To receive your diagnosis and learn more about a treatment plan for sleep apnea, schedule a consultation with Dr. Wilk at the Denver Sleep Apnea Center today.

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What causes sleep apnea?

The most common type of sleep apnea is obstructive sleep apnea, and is caused by the throat muscles and the soft tissues in the back of the throat including the tongue relaxing too much during sleep, causing recurring blockage of the airway. Your brain notices you are not getting enough oxygen and wakes you from the deep sleep stage your body needs to a lighter stage.

What Are The Different Types Of Sleep Apnea?

There are three types of sleep apnea: Obstructive (OSA), Central (CSA), and combination of both. Obstructive sleep apnea (OSA) is the most common and occurs when the airway is physically blocked by the tongue, tonsils, or excess neck tissue sleep apnea. Central (CSA) occurs when the brain does not signal the body to inhale and exhale, and some people suffer from a combination of the two forms of sleep apnea.

What Are The Symptoms Of Sleep Apnea?

Common symptoms include snoring, frequent breaks in breathing or gasping, daytime sleepiness or fatigue, morning headaches, restless sleep, depression, irritability, frequent nighttime urination, and acid reflux.

What Is A Sleep Disorder?

A sleep disorder is a health condition that prevents you from getting enough sleep, or good quality sleep. It can cause a range of health problems, both mental and physical. It also impacts a person’s relationships, finances, and the workplace. Sleep disorders are common, with 10 to 20 percent of all people complaining to their doctor about sleep issues.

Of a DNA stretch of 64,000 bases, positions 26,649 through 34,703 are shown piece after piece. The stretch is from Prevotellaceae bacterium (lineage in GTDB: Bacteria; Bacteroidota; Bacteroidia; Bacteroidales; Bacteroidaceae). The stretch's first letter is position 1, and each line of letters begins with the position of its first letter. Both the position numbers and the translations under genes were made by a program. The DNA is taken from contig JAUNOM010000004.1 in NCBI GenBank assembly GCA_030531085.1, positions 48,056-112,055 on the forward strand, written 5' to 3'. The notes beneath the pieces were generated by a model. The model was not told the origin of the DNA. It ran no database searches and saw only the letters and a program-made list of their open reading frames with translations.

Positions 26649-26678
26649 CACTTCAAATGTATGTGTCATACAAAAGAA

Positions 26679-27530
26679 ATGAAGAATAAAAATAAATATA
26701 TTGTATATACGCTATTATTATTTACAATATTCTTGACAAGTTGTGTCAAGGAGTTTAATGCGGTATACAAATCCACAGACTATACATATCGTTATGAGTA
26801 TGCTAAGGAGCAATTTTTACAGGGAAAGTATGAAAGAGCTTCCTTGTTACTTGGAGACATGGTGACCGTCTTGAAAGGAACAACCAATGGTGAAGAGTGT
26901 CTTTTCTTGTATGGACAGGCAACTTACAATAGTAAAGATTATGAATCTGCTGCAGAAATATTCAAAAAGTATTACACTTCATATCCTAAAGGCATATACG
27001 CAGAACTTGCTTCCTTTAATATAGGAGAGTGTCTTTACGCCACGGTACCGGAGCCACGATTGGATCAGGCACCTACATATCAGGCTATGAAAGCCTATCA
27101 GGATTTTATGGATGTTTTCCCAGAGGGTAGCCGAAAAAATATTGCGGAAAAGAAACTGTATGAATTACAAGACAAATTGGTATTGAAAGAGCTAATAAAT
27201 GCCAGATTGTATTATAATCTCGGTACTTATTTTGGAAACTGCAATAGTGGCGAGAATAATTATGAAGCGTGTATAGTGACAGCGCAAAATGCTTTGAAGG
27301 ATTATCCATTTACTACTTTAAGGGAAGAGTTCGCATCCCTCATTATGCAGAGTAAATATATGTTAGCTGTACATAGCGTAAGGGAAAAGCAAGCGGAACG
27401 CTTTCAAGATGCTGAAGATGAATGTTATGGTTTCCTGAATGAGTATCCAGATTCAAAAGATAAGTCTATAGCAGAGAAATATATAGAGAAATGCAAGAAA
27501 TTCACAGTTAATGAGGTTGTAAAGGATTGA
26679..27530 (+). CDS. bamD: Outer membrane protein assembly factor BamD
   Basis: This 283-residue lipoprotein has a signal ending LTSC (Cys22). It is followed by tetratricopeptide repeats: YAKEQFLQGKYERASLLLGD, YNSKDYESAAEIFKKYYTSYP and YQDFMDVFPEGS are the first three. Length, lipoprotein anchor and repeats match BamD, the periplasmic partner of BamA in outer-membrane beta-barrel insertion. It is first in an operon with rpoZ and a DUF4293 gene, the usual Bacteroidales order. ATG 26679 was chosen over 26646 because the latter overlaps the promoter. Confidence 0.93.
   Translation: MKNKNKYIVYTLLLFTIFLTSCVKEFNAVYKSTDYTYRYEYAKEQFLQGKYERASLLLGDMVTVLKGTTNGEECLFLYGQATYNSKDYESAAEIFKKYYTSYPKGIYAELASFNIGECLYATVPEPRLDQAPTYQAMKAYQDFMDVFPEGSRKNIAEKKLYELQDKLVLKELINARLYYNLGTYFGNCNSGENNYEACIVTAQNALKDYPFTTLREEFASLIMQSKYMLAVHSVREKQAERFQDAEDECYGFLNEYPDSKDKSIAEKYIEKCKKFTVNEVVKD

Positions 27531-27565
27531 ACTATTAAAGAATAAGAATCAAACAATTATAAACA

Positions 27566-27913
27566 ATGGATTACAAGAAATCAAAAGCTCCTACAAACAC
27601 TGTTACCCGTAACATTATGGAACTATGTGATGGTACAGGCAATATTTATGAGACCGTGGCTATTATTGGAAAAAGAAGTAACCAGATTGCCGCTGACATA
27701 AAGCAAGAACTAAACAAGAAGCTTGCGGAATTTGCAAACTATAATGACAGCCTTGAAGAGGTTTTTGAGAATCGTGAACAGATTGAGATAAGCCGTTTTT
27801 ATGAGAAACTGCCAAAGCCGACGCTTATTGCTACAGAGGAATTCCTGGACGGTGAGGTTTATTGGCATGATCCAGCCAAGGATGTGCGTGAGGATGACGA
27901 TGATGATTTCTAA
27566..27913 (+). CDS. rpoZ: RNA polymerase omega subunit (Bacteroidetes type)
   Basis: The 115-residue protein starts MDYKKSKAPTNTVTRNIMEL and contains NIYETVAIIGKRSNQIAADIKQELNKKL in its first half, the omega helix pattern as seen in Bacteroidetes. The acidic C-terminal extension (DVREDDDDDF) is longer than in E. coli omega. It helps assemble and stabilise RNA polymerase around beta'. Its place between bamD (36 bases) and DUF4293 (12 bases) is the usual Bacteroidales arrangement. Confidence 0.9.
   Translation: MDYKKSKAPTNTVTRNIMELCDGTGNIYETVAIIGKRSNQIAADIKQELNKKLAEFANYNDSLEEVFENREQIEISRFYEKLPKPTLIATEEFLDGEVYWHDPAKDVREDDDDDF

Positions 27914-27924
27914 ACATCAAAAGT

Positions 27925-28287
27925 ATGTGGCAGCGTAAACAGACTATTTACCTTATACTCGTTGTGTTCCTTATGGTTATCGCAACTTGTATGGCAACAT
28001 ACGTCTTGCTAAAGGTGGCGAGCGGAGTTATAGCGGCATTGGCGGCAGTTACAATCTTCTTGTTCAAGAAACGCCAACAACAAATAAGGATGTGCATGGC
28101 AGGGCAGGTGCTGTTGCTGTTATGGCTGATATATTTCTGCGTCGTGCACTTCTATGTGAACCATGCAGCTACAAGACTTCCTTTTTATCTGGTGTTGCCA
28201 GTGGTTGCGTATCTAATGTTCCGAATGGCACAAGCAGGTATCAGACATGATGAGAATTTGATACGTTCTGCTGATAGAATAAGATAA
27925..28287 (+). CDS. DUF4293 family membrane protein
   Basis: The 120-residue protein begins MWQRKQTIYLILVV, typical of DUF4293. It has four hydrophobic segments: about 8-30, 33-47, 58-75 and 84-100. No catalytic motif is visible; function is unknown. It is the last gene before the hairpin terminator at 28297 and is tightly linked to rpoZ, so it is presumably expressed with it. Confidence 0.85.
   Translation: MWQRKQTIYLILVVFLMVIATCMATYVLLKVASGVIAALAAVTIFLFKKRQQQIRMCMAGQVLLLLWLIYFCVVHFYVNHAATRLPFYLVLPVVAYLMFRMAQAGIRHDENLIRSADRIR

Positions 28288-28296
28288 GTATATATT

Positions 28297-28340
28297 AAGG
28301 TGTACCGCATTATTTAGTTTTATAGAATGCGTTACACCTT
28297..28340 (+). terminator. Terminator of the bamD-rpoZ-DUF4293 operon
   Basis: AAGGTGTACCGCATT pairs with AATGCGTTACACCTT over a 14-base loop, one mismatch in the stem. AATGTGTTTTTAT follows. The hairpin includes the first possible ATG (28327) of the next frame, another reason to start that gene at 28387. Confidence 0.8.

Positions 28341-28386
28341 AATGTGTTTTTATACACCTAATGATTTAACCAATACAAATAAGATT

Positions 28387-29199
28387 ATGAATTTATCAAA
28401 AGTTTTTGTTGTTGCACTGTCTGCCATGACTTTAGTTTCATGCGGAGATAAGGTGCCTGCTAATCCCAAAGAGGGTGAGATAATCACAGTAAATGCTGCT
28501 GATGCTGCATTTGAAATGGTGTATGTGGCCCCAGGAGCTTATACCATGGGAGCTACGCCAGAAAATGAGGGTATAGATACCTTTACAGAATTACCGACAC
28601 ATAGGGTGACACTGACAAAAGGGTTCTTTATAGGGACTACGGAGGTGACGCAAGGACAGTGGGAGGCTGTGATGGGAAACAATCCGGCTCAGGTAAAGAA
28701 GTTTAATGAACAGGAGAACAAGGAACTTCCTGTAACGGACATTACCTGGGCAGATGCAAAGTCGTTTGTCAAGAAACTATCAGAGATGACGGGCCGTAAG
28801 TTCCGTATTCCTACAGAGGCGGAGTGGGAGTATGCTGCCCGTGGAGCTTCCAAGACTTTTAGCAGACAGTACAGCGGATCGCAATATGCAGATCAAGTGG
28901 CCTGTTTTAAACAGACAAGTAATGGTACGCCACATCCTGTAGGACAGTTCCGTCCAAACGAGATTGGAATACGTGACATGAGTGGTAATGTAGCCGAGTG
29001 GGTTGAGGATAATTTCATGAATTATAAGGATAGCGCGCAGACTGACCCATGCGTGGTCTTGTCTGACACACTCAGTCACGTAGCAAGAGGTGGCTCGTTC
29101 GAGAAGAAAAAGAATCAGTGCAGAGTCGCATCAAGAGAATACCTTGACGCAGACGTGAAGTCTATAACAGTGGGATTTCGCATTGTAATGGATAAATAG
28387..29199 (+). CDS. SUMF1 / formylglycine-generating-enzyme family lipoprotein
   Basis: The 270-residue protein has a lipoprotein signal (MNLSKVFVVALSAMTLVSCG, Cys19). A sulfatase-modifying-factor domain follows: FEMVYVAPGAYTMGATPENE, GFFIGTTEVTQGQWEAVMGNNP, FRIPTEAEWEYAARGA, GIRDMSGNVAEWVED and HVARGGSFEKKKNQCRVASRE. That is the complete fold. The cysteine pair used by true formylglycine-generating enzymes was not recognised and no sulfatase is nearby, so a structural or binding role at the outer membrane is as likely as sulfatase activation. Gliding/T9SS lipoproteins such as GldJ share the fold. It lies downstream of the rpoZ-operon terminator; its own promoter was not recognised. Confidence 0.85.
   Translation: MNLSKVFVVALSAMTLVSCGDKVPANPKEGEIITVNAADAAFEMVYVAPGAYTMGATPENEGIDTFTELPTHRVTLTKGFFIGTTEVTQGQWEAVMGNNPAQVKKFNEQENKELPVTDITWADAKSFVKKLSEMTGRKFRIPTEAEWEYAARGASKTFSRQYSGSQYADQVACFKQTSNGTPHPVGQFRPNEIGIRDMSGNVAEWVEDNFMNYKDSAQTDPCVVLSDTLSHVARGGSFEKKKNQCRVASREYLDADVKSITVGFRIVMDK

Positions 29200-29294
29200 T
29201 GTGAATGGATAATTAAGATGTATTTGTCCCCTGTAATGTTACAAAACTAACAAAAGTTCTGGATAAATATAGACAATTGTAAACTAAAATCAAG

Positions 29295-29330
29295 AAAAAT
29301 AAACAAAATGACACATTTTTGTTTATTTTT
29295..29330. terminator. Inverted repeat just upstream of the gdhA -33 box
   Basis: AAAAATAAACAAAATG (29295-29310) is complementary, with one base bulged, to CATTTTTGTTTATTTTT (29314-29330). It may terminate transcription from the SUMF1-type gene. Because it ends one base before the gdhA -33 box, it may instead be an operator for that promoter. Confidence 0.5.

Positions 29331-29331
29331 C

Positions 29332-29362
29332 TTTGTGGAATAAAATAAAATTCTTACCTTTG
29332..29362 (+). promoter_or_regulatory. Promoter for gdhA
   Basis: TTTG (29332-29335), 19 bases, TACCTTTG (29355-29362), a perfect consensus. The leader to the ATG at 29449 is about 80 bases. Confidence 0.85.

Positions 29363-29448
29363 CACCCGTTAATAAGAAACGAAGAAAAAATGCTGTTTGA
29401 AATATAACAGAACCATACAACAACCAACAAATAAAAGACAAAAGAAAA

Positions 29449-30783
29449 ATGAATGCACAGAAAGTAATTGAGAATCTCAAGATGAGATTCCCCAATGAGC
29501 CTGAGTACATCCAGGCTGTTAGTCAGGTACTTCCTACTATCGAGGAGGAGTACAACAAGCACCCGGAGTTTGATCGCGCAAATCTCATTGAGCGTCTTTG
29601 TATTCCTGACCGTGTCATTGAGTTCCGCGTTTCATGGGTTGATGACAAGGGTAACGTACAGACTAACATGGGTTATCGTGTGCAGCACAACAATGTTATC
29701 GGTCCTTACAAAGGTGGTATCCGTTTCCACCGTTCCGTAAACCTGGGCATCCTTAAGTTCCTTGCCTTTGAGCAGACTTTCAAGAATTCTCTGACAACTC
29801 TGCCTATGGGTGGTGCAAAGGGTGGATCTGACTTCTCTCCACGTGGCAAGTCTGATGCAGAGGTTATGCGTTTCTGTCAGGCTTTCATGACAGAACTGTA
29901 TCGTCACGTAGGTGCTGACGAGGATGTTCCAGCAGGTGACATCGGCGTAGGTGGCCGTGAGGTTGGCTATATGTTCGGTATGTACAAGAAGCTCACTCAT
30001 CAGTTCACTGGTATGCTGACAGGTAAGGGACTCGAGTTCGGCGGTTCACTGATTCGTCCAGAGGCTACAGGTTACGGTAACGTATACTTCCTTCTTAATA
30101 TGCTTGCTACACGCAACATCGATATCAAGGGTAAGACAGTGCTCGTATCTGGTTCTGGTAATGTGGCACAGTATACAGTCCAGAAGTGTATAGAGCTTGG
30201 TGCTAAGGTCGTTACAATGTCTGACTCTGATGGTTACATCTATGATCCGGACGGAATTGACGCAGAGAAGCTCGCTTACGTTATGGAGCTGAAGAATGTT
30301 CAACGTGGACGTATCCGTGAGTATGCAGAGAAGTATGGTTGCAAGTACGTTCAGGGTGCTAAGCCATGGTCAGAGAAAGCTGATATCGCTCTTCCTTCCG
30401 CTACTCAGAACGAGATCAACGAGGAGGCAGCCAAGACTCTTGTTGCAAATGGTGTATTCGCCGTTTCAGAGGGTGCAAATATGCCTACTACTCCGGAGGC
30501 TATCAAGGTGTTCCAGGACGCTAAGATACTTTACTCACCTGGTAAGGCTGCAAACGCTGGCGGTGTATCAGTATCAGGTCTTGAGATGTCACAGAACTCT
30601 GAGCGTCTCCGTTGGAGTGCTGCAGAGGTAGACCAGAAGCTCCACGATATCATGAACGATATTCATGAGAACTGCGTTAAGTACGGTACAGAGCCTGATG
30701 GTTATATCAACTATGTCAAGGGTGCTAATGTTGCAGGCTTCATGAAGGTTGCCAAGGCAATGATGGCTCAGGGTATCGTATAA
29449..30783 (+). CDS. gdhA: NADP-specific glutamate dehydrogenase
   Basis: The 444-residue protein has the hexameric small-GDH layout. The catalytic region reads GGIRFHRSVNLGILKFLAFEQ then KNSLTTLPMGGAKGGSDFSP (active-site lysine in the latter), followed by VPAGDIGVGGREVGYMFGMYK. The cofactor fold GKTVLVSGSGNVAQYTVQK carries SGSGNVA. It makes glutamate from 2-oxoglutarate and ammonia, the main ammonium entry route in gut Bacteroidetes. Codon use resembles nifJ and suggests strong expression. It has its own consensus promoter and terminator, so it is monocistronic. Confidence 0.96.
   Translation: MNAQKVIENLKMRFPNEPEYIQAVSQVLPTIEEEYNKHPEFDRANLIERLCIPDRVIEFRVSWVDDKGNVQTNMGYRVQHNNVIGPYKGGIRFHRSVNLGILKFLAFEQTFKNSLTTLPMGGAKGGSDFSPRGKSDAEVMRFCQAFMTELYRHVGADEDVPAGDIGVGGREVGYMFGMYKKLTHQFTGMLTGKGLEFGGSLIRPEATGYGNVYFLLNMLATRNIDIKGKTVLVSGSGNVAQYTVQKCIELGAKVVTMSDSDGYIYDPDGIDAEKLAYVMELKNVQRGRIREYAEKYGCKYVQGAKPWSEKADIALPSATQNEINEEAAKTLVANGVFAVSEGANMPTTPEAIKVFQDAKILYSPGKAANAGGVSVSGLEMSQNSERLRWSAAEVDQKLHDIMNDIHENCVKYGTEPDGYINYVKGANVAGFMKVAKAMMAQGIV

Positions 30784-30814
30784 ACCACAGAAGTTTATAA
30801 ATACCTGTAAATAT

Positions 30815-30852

How common is sleep apnea?

It is estimated that 22 million people in the US suffer from sleep apnea. As many as 80% of cases of moderate to severe obstructive sleep apnea remain undiagnosed or misdiagnosed as other ailments.

How is sleep apnea treated?

Continuous positive airway pressure (CPAP) machine is the most commonly prescribed treatment for sleep apnea. The machine forces continuous airflow through your nose to prevent the airway from collapsing when muscles relax during sleep. Unfortunately, many wearers do not or cannot tolerate the machine for various reasons.nnOral appliance therapy - A custom-fit oral device available through Denver Sleep Apnea Center is a highly effective, non-invasive option for sufferers of snoring and sleep apnea, The device fits similar to an orthodontic retainer or sports mouthguard is comfortable, quiet, and easily portable for travel.nnSurgery - Surgery is performed to remove or reposition the tissues in the throat to reduce blockage of the airway. There is also implantation of an electrical device to stimulate the airway muscles.

What's the difference between snoring and sleep apnea?

Snoring is caused by vibration in the throat, nose, or sinuses as we breathe air in and out during sleep. Snoring is caused by a number of factors including illness, injury to the nasal passage, and sleep apnea. Sleep apnea is the cessation of breathing for ten or more seconds at a time. A common cause of snoring is the blocking of the airway common with patients who suffer from obstructive sleep apnea. Not all patients who snore have sleep apnea and vice versa.

Does Loud Snoring Mean I Have Sleep Apnea?

Snoring is a very common condition often not very serious and not all of them have sleep apnea. If snoring occurs habitually or loudly it can disrupt sleep patterns and affect the quality of sleep. Loud chronic snoring has been shown to increase the likelihood of blood clot development in the carotid arteries.

What are the risks of untreated snoring?

Snoring can cause strain on the heart, leading to coronary conditions including high blood pressure, heart attack, or stroke. Snoring can also cause low oxygen levels in your blood, which can lead to pulmonary hypertension.

How to stop snoring?

Lifestyle changes such as decreasing alcohol and tobacco use, regular exercise, and losing weight can help reduce snoring. There are also a variety of over-the-counter treatment options available--nasal sprays or inserts may provide temporary relief. If snoring persists, the best thing to do is see a sleep specialist to determine the cause.

Could snoring be a symptom of a greater sleep issue?

Occasional snoring may not be a sign of underlying problems. Frequent snoring, on the other hand, may be a symptom of sleep apnea, a sleep disorder defined by periodic pauses of breathing while asleep.